Qonnections 2019: Slalom Shuffle

Writing this blog, I have the 'Stones '86 cover of "Harlem Shuffle" in my head. A song I first heard when standing up on a karaoke stage in the early 90's, not the best time to be trying to sing it, one of my more embarrassing moments and there were many. I was slow and clunky when I sang "Harlem Shuffle" back then and it was much the same performance when I hit the slopes in May, at Texas during Qonnections 2019 this year. A Slalom Shuffle more like, I am as good a skier as I am a singer it seems.

Plenty of people were moving it to the left and going for themselves and moving to right but rather than for all night it was for three days. Yes, you've guessed it, I am talking about the Qlik ski simulator which was in collaboration with SkyTechSports.

Attendees at Qonnections 2019 could ski down a virtual but highly accurate 3D rendition of the Pyeongchang slalom course as used at the Winter Olympics in Korea. And being Qlik, we worked with the amazing SkyTechSports team on an integration project to fed real-time sensor data from their ski sim into a couple of Qlik apps, so folks could see their Ski Performance Indicators.

The ski simulator consisted of a platform at just under 6m wide, with an immersive panoramic 4k screen at just over 7m wide, where the course was projected using three 3000 Lm projectors and sound delivered through a Hi-Fi audio system. These things are used all over the world for entertainment and serious athletes alike, including the US Ski Team.

The simulator uses real ski boots that clip into skis on runners which slide side-to-side across the platform. As you go from left to right, sensors on the skis measure your edge angles of the outside of the skis and equate that to speed on the slope. Now because the slope was 3D modelled from accurate GPS data, we were able to pull the geo data points from the ski sim during the event; so we not only knew where you were on the slope in any point in time, we were also able to combine this with the gates GPS coordinates so we could see exactly what line you took down the slope as well.

Working with in close collaboration with our highly talented developer marketing and demo teams, we built a containerized environment to collect and store all of this data in real-time (in milliseconds) and then pulled this data into two Qlik apps, to show the Ski Performance Indicators, in action, there was an 'in-game' analytics app built using Qlik Core and a 'post-game' leaderboard app using Qlik Sense mashups.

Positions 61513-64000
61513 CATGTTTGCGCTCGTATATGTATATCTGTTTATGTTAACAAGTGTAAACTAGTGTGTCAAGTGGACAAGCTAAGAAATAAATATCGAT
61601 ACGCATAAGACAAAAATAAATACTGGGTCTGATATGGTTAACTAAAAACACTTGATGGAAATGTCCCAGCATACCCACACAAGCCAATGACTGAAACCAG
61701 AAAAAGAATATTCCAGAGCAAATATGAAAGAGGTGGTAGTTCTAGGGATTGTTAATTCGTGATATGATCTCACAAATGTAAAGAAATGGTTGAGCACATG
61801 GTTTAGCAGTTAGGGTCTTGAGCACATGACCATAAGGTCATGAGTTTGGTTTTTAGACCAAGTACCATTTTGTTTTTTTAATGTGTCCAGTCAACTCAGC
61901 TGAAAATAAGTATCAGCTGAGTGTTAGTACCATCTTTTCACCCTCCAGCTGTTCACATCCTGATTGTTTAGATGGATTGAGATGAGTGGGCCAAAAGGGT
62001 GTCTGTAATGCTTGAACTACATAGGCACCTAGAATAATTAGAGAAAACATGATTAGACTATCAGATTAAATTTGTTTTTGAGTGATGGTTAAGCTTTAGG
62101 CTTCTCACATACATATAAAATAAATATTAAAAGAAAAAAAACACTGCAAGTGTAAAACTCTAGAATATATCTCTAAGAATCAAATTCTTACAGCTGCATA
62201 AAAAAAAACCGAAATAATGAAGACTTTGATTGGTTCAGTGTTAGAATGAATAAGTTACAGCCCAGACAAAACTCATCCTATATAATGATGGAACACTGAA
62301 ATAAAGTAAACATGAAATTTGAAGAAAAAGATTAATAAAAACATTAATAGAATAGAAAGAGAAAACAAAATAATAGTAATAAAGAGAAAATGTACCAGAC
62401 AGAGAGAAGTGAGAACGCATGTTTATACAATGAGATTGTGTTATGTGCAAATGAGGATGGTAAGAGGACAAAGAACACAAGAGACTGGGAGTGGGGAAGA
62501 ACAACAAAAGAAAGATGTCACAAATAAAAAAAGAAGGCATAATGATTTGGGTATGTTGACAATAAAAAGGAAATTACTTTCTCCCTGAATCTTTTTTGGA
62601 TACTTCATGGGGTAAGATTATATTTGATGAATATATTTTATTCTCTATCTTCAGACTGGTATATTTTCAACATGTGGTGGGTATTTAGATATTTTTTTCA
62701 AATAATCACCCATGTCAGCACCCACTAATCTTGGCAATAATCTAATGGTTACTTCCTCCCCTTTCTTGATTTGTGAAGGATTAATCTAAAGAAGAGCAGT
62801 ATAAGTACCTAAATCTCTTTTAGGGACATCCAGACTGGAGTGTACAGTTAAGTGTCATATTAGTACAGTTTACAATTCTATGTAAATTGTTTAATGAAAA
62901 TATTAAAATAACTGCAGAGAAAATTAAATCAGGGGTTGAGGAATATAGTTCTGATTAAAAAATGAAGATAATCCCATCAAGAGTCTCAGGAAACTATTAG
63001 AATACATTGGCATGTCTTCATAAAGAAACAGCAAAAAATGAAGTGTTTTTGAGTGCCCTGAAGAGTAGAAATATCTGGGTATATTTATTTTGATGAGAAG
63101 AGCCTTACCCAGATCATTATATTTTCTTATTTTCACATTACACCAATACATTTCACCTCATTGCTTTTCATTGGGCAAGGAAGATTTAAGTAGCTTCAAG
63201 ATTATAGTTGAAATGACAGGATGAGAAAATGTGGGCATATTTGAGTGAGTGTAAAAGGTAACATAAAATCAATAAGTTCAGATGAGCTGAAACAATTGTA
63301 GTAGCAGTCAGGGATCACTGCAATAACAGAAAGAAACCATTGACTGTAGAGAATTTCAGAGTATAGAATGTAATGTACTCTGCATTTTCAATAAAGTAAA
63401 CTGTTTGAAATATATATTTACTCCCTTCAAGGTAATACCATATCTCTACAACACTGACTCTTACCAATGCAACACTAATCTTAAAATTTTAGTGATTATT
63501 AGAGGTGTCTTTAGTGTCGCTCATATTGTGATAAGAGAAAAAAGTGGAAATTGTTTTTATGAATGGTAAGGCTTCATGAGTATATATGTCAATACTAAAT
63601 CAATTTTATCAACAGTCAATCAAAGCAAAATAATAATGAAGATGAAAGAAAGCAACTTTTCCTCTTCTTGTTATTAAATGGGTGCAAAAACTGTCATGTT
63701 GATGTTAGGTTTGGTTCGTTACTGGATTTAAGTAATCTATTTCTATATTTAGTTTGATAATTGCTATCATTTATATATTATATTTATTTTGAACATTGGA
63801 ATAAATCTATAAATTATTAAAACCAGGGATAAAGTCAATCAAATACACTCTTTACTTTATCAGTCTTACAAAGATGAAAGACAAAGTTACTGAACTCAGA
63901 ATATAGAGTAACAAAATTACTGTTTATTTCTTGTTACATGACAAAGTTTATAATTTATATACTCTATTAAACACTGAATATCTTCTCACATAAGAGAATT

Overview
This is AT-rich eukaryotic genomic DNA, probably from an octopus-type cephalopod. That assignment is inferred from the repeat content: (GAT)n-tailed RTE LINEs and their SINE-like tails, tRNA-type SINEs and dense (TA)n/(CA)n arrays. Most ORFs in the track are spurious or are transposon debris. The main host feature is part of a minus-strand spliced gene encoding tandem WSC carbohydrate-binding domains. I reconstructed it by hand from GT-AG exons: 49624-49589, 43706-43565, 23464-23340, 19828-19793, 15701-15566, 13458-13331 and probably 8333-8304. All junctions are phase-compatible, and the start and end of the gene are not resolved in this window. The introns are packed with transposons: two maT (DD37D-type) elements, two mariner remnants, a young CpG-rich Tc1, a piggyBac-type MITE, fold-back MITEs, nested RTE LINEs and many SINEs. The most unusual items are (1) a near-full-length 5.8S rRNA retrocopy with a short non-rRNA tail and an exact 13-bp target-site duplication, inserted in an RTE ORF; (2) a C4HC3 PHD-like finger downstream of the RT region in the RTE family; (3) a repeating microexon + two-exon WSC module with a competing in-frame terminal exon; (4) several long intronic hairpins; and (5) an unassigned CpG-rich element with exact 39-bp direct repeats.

The "in-game" analytics app was slicker than ice, developed by Rey Riel from our developer marketing team. The app first scanned an attendee’s badge and collected their details from our event system, when they were ready to ski after a practice run. Next it started to captured data from the ski sim in real time, which was coming out every 30ms. The app then displayed the timing of the skier’s progress down the slope, showing edging angles for each turn, the number of gates passed successfully and the number of errors for missed gates. There was even a beautiful overhead map view of the course and the gate positions where the skiers progress was tracked in real-time from start to the finish line where the race time was recorded and stored, ready for the leader board app.

The subzero cool leaderboard app, developed by Arturo Munoz from our demo team, took data captured from the "in-game" analytics app and aggregated the skiers fastest time, if they went more than once, taking into account the number of gates successfully passed and the number of errors, and then ranked them accordingly. It also showed time per gate, as well as another map showing the line taken down the slope and in-between the gates. It really created a lot of friendly competition amongst the crowd.

Whether people tried the ski sim or not there were great discussions over the apps and the data being shown. I personally had some great data discussions with people, analyzing the data points of their speed and time at each gate and comparing them to those faster than themselves, using Qlik's unique Associative Difference. This allowed them to make real data-driven decisions on what actions they needed to take to better their score and get a higher position on the leader board. And it’s always great when they realize how they could start to apply Qlik into real world scenarios to help with better outcomes. This spurred discussions on topics such as warehousing inventory control, supply chain management and even sales rep performance, all well established use case with Qlik.

The overall experience created a real buzz and high engagement within the Data Discovery Zone at Qonnections; and folks were constantly queuing up to try the ski sim over the three days, there were queues even when everyone else was packing up on the last day!

And moreover, not only did I get to meet our guest speaker Lyndsey Vonn, who popped down to sign autographs. We were also raising money and awareness for the Special Olympics. Qlik donated a dollar for every gate a skier passed. I am pleased to announce that we had over 100 unique skiers, many of whom kept coming back to better their score, who together helped us raise $9,164 USD and I am super proud to add that Qlik.org rounded up the total to $10,000 USD.

You can watch the Qlik Ski Sim in action at Qonnections in this video below.

A big and special thank you to all you skiers who took part and really skied with purpose.

If you would like to know the technical details of the Ski Sim and the in-game analytics app we built with Qlik Core, you can check out Rey Riel's most excellent blog: Ski Simulators – Qlik Core & Real Time Analytics – a Qonnections Story.

Our own @adammayerwrk explains how we used #Qlik to bring the Ski simulator to life at #Qonnections 2019

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